“[This amount is] high enough to filter out most spammers, trolls or less serious applicants, but not so high that it’ll be a prohibitive barrier to entry for all but the wealthiest individuals or existing publishers,” Coolidge told StartupBeat in an email.
The platform is using blockchain and crypto-economic technology to create a community-funded and community-driven environment. Those who want to commit to funding quality journalism can buy CVL tokens (the value of which hasn’t been released yet), in order to hold a stake in the company and be able to vote on newsrooms and help maintain the quality. However, just to read the content uploaded on the platform, there is no need to hold CVL tokens or have any knowledge of blockchain.
“Our goal is to make quality journalism as accessible as possible, to as many people as possible, in as many different ways as possible,” Coolidge told us. “We think there will absolutely be a critical mass of readers that will agree that it’s worth supporting newsrooms if we effectively set a quality filter and, as a result, quickly earn reader trust.”
Civil is not a publication, it is merely a way for newsrooms to publish quality content, and gives them full autonomy. They can choose who they hire and what they write, as long as it follows the ethical journalism code set out in the constitution. As a community above all, they hope to collaborate with their readers, who can pitch stories and ideas for journalists to cover, something that startup Hearken is also doing.
If at any point the community believes that the newsroom is promoting or broadcasting disreputable or ‘fake’ news, they can challenge them, calling a community vote and demonstrating how the group is in violation of the Civil Constitution. If the challenge gets a majority vote, that newsroom or journalist will have to leave the Civil community.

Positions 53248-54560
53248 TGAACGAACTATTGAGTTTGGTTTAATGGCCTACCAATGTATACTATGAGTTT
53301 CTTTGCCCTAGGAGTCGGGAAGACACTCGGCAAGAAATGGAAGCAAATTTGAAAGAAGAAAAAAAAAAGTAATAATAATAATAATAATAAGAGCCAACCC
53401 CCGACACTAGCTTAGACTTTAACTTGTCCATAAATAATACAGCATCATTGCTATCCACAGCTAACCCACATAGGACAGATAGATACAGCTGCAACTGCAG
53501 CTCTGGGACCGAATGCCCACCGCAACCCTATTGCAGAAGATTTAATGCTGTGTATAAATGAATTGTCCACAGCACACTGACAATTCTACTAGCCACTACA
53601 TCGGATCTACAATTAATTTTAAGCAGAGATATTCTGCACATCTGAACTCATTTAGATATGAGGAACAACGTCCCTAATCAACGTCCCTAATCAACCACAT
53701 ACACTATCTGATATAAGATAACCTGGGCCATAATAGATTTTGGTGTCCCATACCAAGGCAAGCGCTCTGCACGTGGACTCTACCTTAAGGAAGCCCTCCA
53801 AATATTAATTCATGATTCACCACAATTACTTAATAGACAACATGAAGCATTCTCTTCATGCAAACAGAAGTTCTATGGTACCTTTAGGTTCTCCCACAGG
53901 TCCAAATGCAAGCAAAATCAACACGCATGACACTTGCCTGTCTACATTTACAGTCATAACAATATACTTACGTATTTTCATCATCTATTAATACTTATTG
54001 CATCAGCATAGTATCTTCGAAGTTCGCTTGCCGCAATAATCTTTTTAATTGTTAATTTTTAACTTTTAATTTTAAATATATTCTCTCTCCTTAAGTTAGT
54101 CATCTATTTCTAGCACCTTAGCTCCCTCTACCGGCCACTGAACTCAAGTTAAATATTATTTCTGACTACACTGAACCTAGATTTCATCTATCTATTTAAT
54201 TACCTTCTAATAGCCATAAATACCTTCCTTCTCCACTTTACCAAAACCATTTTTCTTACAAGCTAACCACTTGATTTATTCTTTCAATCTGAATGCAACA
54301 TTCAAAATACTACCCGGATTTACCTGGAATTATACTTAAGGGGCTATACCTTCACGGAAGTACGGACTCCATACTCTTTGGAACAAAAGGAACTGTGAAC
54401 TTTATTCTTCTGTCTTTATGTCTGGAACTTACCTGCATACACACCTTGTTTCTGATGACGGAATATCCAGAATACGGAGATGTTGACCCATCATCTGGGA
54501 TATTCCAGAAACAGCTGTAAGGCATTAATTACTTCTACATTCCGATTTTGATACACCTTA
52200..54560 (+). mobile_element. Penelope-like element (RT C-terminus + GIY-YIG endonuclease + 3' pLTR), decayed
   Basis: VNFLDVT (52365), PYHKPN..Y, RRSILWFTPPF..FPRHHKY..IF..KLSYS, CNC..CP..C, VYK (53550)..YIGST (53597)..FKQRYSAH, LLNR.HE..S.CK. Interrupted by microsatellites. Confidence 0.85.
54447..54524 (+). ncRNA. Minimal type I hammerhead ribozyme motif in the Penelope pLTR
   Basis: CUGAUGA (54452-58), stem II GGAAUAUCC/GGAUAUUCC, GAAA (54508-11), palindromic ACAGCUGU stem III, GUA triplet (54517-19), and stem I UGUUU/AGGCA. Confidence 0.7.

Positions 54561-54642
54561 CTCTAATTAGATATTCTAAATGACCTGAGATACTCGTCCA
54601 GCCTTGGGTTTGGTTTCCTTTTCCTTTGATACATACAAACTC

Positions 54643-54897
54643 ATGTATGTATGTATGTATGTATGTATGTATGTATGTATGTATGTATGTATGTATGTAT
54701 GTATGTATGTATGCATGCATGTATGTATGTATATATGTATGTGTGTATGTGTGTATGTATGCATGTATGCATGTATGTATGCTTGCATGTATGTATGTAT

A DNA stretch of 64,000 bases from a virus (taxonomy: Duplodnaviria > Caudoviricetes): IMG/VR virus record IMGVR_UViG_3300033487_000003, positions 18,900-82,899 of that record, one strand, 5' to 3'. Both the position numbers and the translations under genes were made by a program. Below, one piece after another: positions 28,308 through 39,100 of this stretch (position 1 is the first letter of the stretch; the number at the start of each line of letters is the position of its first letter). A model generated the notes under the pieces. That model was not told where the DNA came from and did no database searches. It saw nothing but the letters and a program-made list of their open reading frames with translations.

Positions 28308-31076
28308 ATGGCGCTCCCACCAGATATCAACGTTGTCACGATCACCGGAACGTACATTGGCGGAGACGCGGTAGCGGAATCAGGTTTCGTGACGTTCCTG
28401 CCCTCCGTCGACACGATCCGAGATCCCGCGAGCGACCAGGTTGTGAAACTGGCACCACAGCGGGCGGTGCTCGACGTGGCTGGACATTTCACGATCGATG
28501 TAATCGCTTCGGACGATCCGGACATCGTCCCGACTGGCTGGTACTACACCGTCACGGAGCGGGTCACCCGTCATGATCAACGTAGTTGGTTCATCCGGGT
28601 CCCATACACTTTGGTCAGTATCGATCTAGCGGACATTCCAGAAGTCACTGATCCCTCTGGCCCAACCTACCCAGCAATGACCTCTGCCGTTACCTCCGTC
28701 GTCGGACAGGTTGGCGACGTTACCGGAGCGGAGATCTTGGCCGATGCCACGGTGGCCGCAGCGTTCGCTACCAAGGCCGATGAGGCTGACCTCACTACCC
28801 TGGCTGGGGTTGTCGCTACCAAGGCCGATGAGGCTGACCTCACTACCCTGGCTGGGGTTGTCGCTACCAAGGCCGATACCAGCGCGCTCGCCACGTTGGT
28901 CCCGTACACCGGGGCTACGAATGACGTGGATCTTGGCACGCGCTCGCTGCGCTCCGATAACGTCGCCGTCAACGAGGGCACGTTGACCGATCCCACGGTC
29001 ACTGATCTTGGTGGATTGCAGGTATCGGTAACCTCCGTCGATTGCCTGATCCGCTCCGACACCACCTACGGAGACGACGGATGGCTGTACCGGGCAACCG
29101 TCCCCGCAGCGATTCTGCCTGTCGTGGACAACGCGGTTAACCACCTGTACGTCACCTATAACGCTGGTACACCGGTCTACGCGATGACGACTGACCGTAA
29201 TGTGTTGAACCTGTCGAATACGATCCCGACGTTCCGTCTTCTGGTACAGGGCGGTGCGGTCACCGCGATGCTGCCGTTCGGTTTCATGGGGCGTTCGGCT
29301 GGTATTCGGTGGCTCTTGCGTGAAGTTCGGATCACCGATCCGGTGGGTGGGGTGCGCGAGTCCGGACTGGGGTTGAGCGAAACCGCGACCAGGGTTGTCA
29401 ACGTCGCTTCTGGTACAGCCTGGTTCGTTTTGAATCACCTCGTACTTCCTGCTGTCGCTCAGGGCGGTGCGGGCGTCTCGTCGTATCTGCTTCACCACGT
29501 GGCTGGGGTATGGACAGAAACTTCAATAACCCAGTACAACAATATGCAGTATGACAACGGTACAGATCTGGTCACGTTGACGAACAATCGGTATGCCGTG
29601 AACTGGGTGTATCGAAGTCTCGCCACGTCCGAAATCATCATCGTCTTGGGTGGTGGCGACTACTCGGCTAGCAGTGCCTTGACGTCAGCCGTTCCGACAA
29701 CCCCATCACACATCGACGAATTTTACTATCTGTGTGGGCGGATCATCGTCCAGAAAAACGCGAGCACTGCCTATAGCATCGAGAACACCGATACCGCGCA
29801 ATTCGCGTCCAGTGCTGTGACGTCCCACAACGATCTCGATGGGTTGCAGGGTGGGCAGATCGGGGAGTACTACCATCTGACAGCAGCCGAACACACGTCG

This is to make sure that the content produced on the platform is high-quality journalism which promotes stories that are, for lack of a better word, true.
“We want to promote a model where you can quickly and confidently verify that an article was published by a specific individual, at a specific time,” Coolidge’s blog reads. “We want others to follow suit.”
Civil recently received $5 million from Ethereum venture studio Consensys, and have used a $1 million grant to create a host of newsrooms that are ready to go as soon as the platform comes online at the end of spring this year. These include Documented, which will give coverage on the daily lives of immigrant workers in New York, and Hmm Daily, ‘a place to say the things nobody else might say.’
Although Ovadya may be demoralised by the system, there are people out there who are taking a stand and trying to change journalism for the better. Ground is using AI-technology in order to verify new stories and allowing eye-witnesses in the area to upload breaking news content.
It might not be a perfect fix, and the issues raised in this article still exist and will continue to do so, but at least there are people out there who are stepping up and creating an alternative to the untrustworthy media sources that abound on the internet.
“We’re not going to sit here and say that Civil offers a silver bullet cure for all of this,” admitted Coolidge. “But we feel passionate that we’re at least proposing a novel, potential solution which rewards quality over quantity.
“Journalism is a vital pillar of free-thinking in democratic societies,” he continued. “It’s terrifying to think of the potential consequences if the industry continues to erode and public trust continues to wane. Information needs to come from somewhere — and it should be from trusted journalists, who agree to ethical, fact-based reporting standards.”